When there was a general election in the UK, and last year in Germany I took the time to look at the parties and their stance on shared parenting. This did not, by the way, influence my vote. In the UK there was a complete refusal from Corbyn, The conservatives did not even mention it, and the only party that did was UKIP, a now-defunct right leaning party. In Germany the CSU/CDU (conservatives) again did not mention it. In Germany the SPD (social democrats, similar to Labour in the UK) refused it point blank, and the only two parties that mentioned it were the Stuttgart branch of the FDP (business orientated, right of centre) and the right of centre Alternative für Deutschland (AfD) – that you might of heard of. The governing party in Italy is also right of centre. Interesting – I will leave you to draw whatever conclusions you wish. Parental Alienation is starting to become recognised outside of acedemia and practitioners, and it is long overdue to place in law measures to take this into account in custody hearings instead of a Judge ‘making a call’ based on the evidence presented. And to be frank perhaps if it is anchored in law then people will someday stop doing it! Articles like this one do the writers and publishers no favours – no real substance in the arguments against the topics, and a hit piece on the MP that proposed it. Perhaps the Washington Post should remind themselves that journalism is not just pushing a – in this case obviously father unfriendly – narrative, but a providing balanced reporting.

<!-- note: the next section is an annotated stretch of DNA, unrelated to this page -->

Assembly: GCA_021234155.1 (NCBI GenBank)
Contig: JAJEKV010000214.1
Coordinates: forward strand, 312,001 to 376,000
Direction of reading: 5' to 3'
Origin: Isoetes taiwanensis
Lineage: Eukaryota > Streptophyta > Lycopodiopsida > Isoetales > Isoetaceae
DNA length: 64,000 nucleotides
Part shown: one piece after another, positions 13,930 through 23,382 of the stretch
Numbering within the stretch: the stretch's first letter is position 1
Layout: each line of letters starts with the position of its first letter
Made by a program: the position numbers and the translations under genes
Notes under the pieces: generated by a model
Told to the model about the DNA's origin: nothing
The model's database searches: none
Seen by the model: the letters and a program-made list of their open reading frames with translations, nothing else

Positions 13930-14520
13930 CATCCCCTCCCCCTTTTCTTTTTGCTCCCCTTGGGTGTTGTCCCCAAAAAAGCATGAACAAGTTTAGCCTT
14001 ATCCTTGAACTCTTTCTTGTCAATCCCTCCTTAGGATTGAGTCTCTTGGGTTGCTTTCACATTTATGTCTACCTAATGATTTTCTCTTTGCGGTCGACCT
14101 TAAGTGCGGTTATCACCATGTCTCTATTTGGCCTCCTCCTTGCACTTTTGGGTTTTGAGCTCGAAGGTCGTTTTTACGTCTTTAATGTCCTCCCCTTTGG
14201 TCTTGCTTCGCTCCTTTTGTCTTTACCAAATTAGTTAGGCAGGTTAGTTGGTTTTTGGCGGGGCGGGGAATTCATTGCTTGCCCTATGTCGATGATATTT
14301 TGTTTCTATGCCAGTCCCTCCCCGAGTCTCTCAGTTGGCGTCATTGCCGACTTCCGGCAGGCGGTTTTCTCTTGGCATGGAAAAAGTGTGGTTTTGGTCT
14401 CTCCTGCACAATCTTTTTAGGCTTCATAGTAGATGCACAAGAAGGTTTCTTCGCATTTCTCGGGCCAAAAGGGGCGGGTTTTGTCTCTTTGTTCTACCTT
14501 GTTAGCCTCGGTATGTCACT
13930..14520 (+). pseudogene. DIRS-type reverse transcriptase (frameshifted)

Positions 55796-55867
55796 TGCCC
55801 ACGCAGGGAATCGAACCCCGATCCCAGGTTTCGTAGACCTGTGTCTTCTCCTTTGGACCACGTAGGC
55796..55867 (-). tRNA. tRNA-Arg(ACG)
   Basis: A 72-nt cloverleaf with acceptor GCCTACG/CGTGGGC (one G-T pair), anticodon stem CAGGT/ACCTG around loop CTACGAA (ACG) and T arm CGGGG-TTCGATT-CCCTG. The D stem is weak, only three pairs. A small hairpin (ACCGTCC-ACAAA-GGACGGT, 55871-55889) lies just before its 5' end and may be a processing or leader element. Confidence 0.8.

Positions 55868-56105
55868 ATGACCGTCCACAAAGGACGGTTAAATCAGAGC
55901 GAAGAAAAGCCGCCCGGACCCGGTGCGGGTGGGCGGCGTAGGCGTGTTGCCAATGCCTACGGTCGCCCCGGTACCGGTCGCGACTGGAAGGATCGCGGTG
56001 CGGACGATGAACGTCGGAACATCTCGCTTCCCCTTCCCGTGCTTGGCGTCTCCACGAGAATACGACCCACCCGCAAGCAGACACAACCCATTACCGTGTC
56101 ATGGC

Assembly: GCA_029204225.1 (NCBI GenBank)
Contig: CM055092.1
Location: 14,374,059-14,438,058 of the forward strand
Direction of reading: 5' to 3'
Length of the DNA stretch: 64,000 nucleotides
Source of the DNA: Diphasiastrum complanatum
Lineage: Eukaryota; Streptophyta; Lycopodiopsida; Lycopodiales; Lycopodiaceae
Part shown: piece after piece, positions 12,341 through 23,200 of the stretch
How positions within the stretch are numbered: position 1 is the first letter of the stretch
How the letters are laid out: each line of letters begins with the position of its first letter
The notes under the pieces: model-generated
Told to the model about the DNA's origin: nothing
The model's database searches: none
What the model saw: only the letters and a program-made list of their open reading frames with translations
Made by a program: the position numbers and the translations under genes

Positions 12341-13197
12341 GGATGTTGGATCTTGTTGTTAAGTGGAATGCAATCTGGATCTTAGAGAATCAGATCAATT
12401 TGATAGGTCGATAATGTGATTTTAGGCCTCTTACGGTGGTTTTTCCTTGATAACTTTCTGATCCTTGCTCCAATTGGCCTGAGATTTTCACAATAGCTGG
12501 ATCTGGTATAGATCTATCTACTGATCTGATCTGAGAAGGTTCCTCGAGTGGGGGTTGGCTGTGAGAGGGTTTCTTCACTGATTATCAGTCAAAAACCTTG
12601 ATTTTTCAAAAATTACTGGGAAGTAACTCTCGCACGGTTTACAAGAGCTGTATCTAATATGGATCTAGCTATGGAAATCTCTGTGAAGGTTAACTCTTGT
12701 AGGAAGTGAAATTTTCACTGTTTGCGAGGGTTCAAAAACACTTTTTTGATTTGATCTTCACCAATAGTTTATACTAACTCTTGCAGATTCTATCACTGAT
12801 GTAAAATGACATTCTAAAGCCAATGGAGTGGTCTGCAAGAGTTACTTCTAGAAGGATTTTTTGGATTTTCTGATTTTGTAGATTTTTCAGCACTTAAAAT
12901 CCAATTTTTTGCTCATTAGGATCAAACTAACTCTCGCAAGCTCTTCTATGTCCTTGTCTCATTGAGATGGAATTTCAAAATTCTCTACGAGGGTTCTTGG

Just my 2 cents as they say!      

Karen Woodhall: Through the Gendered Lens Darkly

Another report on the recent report published detailing research undertaken by CAFCASS and Woman’s Aid.

Please note when reading that Ms Woodhall, is as a rule gender neutral in her blog posts.

After having read this and the other reactions I have posted I may feel obliged to post something myself!



via Through the Gendered Lens Darkly | Karen Woodall

Shared parenting in Kentucky

Well if you have managed to open the article after the incredibly bored headline …

Coming hot on the heels of the report about the German Liberal Party supporting shared parenting, the US state of Kentucky has passed a resolution to:

What House Bill 492 does is it basically states that walking into the courtroom each parent has the presumption of 50/50 shared custody to start with.

So until permanent custody is settled,  shared parenting is (apart from cases where the child is endangered) mandatory.

Though what is really interesting are the voting figures: The bill passed 97-0 in the house and 38-0 in the senate.

Why is this taking so long to be accepted and acted upon in most parts of Europe?

via Rep. Mills: Child custody change helps level playing field

Mutter und Vater sind gleichwertig / Mother and Father are equal